turn a corner: Idiom Meaning and Origin

What does ‘turn a corner’ mean?

The idiom "turn a corner" means to make progress or experience a positive change, especially after a difficult or challenging period.

Idiom Explorer

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The idiom "turn a corner" is a commonly used expression in the English language, typically conveying the idea of making progress, overcoming difficulties, or experiencing a positive change in a situation. It is a metaphorical phrase that has its roots in physical movement and spatial orientation.

When someone turns a corner, they change direction or shift their path. They leave behind one environment or situation and enter into a new one. This shift or change is the essence of "turn a corner," an idiom that represents a significant and positive change or improvement in a situation or an individual's circumstances. It indicates moving beyond a difficult or challenging period and signifies that better times are approaching.

The idiom "turn a corner" is versatile and can be used in various contexts. It describes personal growth, recovery from an illness or setback, improvements in business or financial situations, or even societal progress. It is a powerful expression that embodies the idea of progress and positive transformation.

One related idiom is "take a turn for the better." This phrase signifies a significant improvement in a situation. When someone or something takes a turn for the better, it means that they have experienced a positive change, often unexpectedly. This idiom further emphasizes the idea of improvement and progress.

The corner was transformed with significant progress and improvement.

Another related idiom is "take a turn." This expression is used to indicate a change in direction, often highlighting a shift from one state, condition, or situation to another. It can be applied to various aspects of life, such as someone's fortune or a project's outcome. "Take a turn" aligns with the notion of "turn a corner" as both idioms involve a change or shift in direction.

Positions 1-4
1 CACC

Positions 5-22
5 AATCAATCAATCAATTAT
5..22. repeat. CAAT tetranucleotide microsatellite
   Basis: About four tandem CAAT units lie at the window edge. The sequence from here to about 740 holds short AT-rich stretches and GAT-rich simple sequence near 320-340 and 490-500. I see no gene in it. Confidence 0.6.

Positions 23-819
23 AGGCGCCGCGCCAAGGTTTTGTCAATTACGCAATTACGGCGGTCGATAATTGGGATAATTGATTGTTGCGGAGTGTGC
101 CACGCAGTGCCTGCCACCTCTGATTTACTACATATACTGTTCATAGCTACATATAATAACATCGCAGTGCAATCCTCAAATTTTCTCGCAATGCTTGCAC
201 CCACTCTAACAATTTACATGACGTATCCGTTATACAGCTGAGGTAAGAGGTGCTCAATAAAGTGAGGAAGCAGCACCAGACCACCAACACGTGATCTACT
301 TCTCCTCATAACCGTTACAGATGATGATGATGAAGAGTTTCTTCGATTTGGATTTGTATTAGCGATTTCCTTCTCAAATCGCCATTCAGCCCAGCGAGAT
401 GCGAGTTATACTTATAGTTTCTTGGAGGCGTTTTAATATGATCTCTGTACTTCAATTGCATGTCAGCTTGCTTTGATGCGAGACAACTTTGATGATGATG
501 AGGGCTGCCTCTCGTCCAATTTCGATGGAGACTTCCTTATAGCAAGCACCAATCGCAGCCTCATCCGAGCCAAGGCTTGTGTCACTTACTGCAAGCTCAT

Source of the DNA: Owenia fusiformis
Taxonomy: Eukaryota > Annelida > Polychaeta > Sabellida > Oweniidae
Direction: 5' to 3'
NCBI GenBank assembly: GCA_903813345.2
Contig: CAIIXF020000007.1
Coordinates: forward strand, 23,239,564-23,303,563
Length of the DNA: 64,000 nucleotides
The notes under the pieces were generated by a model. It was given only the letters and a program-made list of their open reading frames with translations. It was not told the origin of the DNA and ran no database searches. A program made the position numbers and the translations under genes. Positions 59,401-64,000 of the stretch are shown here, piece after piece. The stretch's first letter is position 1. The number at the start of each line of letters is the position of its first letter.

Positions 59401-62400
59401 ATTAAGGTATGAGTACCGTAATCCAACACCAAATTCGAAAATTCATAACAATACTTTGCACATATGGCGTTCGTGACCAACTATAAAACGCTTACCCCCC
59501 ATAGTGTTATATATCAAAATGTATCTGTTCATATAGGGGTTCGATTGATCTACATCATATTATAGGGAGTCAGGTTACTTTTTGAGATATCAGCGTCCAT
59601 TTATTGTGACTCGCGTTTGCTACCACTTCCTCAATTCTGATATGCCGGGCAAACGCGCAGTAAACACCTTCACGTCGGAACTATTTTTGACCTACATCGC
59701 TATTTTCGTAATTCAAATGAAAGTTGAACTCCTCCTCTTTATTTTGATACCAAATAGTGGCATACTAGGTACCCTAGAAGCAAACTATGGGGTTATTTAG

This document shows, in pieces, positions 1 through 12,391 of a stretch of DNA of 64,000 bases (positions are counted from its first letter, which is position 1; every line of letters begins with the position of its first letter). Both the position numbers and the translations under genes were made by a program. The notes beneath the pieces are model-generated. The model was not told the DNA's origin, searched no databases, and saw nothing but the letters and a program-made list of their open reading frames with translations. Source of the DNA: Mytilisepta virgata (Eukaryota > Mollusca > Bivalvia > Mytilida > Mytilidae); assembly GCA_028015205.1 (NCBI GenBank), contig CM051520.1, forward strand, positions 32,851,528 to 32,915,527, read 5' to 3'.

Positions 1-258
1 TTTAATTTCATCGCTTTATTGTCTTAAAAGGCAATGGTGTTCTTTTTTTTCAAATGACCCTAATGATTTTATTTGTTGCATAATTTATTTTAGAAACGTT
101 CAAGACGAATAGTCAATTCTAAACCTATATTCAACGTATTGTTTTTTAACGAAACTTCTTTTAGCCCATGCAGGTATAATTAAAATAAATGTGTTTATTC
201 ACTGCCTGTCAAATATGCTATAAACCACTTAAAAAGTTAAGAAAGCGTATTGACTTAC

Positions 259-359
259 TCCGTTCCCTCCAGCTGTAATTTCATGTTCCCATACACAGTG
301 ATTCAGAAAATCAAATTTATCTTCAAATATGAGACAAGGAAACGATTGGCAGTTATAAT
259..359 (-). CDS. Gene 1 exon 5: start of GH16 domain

One more related idiom is "turn around." This phrase suggests a complete change in a situation, often from a negative or unfavorable state to a positive or favorable one. It emphasizes the idea of a complete reversal or transformation. "Turn around" is closely connected to "turn a corner" as both idioms emphasize positive change and improvement.

When we say "wheels are turning," we mean that actions are being taken or progress is being made. This idiom signifies movement or activity, suggesting that things are happening or progressing in a situation. It is closely related to the concept of "turn a corner" as both express the idea of forward movement and progress.

The idiom "turn into" refers to a transformation or the process of changing into something else. It often denotes a significant shift or alteration in form, character, or nature. "Turn into" can be used to describe a person becoming a different version of themselves or a situation evolving into something new. This idiom shares the theme of transformation with "turn a corner."

When we consider these related idioms, we can see how they further emphasize the idea of progress and positive change inherent in the idiom "turn a corner." They convey the notion that improvement and transformation are possible in various situations and circumstances. Whether it's taking a turn for the better, experiencing a shift in direction, making a complete turnaround, seeing the wheels turn, or undergoing a transformation, these idioms serve to highlight the power and potential of positive change.

"Turn a corner" is an idiomatic expression that symbolizes progress, positive change, and overcoming obstacles. Its metaphorical meaning has evolved from the physical act of turning a corner to encompass broader contexts. While the origin of the phrase remains uncertain, its usage in the English language is well-established. The idiom is a reminder that even in moments of difficulty, there is always the potential for improvement and the possibility of a brighter future.

Example usage

Examples of how the idiom *turn a corner* can be used in a sentence:

  • After several months of struggling, she finally turned a corner in her career and was offered a promotion.
  • The patient had a difficult recovery, but after a few weeks, he turned a corner and began to show signs of improvement.
  • The company was going through financial difficulties, but they managed to turn a corner and start making profits again.

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